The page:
I have a picture from 1917 or ’18 of my grandfather’s army company. It is one of those panoramic pictures that a photographer took in numerous shots and then seamlessly joined together. Because of the way the picture was taken, it was possible for a man on one end of that long row of soldiers to sprint to the other end and have his picture taken a second time. So, in some of these old photos, you will find the same soldier on both ends of the same row at what seems like the same time! I suppose it would be possible to find the same soldier in one of these panoramic pictures on both ends and in the middle.
It is like that when we take a panoramic look at the Scriptures. We look in the beginning, at the creation, and then we turn our gaze to the end, to the judgment, and beyond. And at both the beginning and the end, we find the same figure. We look in the middle, and there he is again! And there, and there! Wherever we look, we find Jesus Christ. He is “the alpha and the omega, the beginning and the end.”
God’s story is as seamless as one of those old panoramic pictures, and everywhere we look we find him. Sometimes we get the idea that God’s story has been interrupted, started and stopped, or that the theme has occasionally changed. It is not so. It is one story from beginning to end. God is both the author and the actor. The Bible is, in that sense, autobiographical. It is the story of what God has done and is doing to right what has been wronged in his creation. It is the story of his love and faithfulness or, as the Scripture often puts it, his righteousness.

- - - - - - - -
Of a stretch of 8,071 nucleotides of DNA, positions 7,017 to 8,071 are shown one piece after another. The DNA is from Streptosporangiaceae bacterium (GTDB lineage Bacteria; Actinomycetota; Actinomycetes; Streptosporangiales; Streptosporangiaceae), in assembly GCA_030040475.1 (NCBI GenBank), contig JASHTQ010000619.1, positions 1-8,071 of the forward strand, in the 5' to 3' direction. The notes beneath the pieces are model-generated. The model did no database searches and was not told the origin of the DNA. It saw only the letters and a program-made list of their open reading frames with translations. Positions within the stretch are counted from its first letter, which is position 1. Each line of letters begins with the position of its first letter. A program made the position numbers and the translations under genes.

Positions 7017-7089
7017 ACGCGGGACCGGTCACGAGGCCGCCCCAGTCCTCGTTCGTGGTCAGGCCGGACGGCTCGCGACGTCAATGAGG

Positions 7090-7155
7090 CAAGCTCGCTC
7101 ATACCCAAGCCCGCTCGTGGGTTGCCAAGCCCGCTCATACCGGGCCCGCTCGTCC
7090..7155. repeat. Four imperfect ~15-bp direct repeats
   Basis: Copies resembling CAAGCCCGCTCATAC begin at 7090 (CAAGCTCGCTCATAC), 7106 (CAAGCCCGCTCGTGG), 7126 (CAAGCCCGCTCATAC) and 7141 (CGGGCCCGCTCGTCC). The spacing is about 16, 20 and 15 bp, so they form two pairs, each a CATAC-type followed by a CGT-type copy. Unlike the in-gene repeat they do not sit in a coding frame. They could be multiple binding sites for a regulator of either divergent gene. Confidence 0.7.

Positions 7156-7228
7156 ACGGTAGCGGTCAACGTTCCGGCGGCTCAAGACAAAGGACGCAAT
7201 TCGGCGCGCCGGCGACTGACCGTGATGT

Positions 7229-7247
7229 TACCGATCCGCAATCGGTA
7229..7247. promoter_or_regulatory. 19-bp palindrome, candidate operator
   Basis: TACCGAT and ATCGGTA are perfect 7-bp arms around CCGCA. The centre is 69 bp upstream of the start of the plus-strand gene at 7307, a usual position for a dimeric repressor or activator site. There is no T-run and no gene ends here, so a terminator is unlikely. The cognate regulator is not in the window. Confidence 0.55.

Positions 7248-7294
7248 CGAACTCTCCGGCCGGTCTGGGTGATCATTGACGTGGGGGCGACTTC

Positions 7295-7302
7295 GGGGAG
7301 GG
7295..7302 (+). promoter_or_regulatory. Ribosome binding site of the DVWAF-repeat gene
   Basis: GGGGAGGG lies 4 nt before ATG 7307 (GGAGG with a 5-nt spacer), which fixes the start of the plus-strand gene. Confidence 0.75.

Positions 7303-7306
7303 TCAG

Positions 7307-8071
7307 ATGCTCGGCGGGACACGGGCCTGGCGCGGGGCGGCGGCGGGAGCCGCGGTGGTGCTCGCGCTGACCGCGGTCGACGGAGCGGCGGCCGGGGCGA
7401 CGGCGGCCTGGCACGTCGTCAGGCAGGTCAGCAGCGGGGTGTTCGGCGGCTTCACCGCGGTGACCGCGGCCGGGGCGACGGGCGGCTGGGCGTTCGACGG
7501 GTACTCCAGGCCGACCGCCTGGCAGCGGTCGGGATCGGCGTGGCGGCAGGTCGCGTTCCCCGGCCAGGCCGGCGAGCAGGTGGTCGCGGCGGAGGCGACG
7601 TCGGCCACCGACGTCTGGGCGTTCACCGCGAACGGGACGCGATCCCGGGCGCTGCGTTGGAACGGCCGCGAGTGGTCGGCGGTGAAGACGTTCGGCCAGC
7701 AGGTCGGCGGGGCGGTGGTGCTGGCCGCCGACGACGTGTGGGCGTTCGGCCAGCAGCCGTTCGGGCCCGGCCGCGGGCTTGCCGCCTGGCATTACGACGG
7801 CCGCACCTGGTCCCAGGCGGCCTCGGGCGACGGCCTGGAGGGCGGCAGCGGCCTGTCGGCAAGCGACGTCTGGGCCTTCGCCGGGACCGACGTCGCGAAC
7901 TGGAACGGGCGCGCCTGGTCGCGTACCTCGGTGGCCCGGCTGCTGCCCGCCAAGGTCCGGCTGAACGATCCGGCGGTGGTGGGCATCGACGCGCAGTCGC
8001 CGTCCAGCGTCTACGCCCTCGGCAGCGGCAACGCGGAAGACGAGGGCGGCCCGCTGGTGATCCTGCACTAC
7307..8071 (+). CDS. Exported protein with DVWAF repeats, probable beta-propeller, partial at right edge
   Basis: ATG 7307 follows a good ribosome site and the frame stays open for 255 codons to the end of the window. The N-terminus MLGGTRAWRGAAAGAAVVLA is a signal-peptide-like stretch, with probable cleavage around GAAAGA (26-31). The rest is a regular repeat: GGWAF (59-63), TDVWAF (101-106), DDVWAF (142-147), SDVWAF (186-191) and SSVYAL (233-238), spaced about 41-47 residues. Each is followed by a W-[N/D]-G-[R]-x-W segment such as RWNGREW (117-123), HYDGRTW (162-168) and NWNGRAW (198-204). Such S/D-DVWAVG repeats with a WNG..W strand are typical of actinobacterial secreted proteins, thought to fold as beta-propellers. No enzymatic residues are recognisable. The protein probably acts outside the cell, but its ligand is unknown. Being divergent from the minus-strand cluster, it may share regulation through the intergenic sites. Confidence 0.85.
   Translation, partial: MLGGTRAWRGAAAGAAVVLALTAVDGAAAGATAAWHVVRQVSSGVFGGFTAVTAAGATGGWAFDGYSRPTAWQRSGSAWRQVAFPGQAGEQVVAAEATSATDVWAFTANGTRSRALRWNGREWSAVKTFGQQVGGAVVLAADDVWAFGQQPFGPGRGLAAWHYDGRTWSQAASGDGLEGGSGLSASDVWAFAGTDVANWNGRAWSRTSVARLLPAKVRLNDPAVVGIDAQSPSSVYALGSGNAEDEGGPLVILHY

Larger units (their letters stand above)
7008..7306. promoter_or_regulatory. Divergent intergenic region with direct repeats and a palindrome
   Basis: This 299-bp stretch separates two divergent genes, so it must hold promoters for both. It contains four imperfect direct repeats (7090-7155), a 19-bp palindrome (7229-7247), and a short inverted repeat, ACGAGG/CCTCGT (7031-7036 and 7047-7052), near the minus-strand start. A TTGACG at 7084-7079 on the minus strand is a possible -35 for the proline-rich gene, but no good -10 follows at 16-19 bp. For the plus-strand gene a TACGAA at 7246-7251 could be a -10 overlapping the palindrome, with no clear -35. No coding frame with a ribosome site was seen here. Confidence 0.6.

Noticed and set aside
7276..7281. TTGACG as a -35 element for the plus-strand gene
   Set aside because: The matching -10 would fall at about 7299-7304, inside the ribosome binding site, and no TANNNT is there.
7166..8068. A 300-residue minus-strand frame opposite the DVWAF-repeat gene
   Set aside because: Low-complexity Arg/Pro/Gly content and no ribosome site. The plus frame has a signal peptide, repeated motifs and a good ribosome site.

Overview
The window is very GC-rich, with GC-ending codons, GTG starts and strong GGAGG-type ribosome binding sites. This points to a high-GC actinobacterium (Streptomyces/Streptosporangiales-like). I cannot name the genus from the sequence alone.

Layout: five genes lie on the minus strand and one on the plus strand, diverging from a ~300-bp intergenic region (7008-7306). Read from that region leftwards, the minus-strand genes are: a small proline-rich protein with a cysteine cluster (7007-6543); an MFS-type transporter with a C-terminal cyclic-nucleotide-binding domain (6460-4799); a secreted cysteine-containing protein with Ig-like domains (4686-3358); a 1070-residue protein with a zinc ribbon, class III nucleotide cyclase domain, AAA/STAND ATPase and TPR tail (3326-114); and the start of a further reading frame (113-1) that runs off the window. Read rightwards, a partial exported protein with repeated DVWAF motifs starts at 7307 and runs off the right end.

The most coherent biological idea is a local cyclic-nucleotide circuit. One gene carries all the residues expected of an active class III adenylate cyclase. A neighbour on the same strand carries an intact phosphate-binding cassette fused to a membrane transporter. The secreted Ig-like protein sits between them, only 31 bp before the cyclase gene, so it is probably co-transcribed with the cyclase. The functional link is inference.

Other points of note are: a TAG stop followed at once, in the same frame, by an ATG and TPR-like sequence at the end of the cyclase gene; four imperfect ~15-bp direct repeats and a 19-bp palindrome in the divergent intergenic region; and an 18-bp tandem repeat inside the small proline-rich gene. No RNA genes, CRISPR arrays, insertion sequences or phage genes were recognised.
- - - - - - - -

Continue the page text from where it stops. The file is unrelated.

When I first came into possession of the panoramic picture of Company A (or whichever company it was), I went over it with a magnifying glass, trying to pick out my grandfather. Often, we do something similar with the biblical story. We focus on one detail, to the exclusion of everything else.
Now that is not wrong; in fact it is a good thing. Every detail deserves our scrutiny and rewards our effort. But sometimes it is necessary to back up and scan the whole picture, to get a wide-angle view.
On the plains of Peru there is a network of strange lines made by the ancient people, the Nazea. Some of these lines cover as many as ten square miles. For years archeologists assumed that the lines were what remained of ancient irrigation ditches.
Then in 1939, Dr. Paul Kosok of Long Island University, discovered what they really were. He flew over those plains and, from an aerial view he could see that the ancient lines that seemed so random at ground level were in fact enormous drawings – like pictographs – of birds and animals and insects.
Just so, from one perspective, the stories of the Bible seem detached and unrelated. But as we survey them from a wider angle, we suddenly see how one line leads to another to form one great picture of God’s redemptive purpose – from Genesis to the Revelation. And while there are many great men and women in the Bible, we discover that there really is only one protagonist, the lead actor throughout, and that is the Lord God himself. A wide angle view of the Bible can help us see with greater clarity (or, perhaps, see for the first time) what God is up to, and how we fit into it.